UTCS Faculty Candidate - Mohit Tiwari/University of California at Berkeley, "Security Across the Software-Silicon Boundary," ACES 2.302

Contact Name: 
Jenna Whitney
Date: 
Apr 17, 2012 11:00am - 12:00pm

There is a sign-up schedule for this event that can be found at
http://apps.cs.utexas.edu/talkschedules/cgi/list_events.cgi

Type of T

alk: UTCS Faculty Candidate

Speaker/Affiliation: Mohit Tiwari/Universi

ty of California at Berkeley

Talk Audience: UTCS Faculty, Graduate St

udents, Undergraduate Students and Outside Interested Parties

Date/Ti

me: Tuesday, April 17, 2012, 11:00 am

Location: ACES 2.302

Hos

t: Emmett Witchel and Mattan Erez

Talk Title: Security Across the Soft

ware-Silicon Boundary

Talk Abstract:
The synergy between computer ar

chitecture and program analysis can reveal vital insights into the design o

f secure systems. The ability to control information as it flows through a

machine is a key primitive for computer security, however, software-only

analyses are vulnerable to leaks in the underlying hardware. In my talk, I
will demonstrate how complete information flow control can be achieved by

co-designing an analysis together with the processor architecture.

The
analysis technique, GLIFT, is based on the insight that all information

flows -- whether explicit, implicit, or timing channels -- look surprisin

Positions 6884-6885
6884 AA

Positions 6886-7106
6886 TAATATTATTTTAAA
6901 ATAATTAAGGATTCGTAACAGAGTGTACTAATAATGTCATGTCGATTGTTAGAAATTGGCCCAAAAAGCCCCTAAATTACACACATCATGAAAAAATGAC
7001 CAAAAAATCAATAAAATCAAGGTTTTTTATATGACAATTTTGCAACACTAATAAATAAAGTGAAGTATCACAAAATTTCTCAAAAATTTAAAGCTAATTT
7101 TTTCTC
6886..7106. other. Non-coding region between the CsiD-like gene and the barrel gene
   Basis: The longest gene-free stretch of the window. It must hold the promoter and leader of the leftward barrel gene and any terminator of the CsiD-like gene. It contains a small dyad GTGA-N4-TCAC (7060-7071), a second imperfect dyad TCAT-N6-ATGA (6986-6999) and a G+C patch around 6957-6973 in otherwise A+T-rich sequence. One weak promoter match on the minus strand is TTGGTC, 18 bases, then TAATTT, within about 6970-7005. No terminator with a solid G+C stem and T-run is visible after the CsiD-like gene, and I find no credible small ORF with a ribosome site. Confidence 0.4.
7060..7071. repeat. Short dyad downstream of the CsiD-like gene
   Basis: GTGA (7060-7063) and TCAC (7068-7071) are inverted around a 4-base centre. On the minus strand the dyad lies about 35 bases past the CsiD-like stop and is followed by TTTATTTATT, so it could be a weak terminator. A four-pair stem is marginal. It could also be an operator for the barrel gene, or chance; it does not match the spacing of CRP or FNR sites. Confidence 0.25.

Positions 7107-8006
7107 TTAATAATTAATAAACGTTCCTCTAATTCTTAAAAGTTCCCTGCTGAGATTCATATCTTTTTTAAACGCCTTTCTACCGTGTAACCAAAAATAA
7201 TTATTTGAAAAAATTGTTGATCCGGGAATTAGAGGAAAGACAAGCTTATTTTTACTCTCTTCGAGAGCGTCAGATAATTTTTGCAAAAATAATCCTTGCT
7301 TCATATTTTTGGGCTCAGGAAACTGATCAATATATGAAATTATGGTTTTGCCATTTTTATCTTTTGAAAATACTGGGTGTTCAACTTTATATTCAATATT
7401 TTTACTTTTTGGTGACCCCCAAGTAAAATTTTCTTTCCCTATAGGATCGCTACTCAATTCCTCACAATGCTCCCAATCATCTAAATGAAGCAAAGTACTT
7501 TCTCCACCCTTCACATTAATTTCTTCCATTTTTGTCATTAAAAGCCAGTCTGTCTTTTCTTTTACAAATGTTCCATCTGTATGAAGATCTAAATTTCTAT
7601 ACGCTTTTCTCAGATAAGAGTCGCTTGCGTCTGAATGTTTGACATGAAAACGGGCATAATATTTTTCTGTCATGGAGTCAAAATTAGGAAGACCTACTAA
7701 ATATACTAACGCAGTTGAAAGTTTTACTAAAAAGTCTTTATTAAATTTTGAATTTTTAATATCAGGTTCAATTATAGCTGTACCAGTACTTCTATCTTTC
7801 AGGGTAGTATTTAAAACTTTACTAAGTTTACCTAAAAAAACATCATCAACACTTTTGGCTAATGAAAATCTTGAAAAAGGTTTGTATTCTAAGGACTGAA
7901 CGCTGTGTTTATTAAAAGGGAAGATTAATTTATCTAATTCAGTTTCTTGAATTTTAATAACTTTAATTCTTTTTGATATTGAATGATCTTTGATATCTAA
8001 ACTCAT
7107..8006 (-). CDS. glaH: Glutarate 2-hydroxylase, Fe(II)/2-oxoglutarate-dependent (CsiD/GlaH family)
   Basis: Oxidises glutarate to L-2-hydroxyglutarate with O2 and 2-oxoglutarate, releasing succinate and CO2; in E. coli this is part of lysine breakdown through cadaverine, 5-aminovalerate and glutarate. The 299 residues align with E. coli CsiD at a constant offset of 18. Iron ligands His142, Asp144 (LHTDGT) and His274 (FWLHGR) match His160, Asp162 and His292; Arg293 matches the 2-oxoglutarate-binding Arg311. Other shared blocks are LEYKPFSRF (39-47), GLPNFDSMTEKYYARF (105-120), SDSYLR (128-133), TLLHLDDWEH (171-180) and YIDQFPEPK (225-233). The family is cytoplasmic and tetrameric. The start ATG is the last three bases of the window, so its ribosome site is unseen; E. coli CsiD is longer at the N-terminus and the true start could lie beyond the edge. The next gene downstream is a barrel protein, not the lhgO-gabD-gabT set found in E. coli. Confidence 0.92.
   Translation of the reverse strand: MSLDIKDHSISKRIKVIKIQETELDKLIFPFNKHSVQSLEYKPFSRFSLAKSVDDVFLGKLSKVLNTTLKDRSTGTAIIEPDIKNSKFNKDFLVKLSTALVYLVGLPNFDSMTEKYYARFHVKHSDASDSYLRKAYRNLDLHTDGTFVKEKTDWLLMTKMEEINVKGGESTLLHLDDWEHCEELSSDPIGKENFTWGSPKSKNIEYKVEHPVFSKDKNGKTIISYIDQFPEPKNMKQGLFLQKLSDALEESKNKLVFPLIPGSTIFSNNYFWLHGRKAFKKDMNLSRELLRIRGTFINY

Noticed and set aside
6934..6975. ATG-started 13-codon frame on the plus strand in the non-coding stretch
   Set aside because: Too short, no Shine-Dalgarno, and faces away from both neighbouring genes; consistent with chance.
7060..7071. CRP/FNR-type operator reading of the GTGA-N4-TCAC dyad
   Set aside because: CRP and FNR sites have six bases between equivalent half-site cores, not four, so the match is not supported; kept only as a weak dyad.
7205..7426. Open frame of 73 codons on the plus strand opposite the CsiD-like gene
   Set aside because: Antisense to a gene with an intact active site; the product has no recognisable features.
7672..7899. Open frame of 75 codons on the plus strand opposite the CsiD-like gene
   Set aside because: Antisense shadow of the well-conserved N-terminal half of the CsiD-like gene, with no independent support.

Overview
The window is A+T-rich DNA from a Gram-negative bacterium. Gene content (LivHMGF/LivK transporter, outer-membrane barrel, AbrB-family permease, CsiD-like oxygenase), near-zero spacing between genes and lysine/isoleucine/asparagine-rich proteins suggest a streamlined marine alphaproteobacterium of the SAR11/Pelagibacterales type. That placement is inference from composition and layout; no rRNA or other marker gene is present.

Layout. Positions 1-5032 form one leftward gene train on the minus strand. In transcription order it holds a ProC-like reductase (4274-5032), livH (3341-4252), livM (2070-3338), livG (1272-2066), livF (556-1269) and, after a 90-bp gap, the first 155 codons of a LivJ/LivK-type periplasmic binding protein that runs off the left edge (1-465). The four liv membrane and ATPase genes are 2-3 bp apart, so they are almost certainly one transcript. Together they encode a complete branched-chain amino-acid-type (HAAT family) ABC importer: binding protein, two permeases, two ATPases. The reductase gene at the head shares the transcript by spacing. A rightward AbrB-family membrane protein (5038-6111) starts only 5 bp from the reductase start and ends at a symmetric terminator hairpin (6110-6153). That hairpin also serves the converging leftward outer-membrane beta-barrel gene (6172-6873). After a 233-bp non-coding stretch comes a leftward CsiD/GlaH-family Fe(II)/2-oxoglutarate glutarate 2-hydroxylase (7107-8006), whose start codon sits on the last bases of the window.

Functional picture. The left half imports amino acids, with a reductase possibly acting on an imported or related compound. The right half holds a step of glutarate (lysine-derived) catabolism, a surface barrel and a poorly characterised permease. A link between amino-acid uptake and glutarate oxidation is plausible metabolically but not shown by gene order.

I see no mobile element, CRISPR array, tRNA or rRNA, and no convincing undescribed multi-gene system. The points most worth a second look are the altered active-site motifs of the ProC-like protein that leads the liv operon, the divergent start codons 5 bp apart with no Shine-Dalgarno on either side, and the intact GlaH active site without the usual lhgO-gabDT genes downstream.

gly alike at the gate level where assembly language descriptions crystalliz

e into precise logical functions. The architecture introduces Execution Lea

ses, a programming model that allows a small kernel to directly control th

e flow of all secret or untrusted information, and whose implementation is
verifiably free from all digital information leaks. In the future, my res

earch will use this cross-cutting approach to build systems that make secur

ity and privacy accessible to mainstream users while supporting untrusted a

pplications across cloud and client devices.

Speaker Bio:
Mohit Tiwa

ri is a Computing Innovation Fellow at University of California, Berkeley.
He received his PhD in Computer Science from University of California, Sa

nta Barbara in 2011. His research uses computer architecture and program an

alyses to build secure, reliable systems, and has received a Best Paper a

ward at PACT 2009, an IEEE Micro Top Pick in 2010, and the Outstanding Di

ssertation award in Computer Science at UCSB in 2011.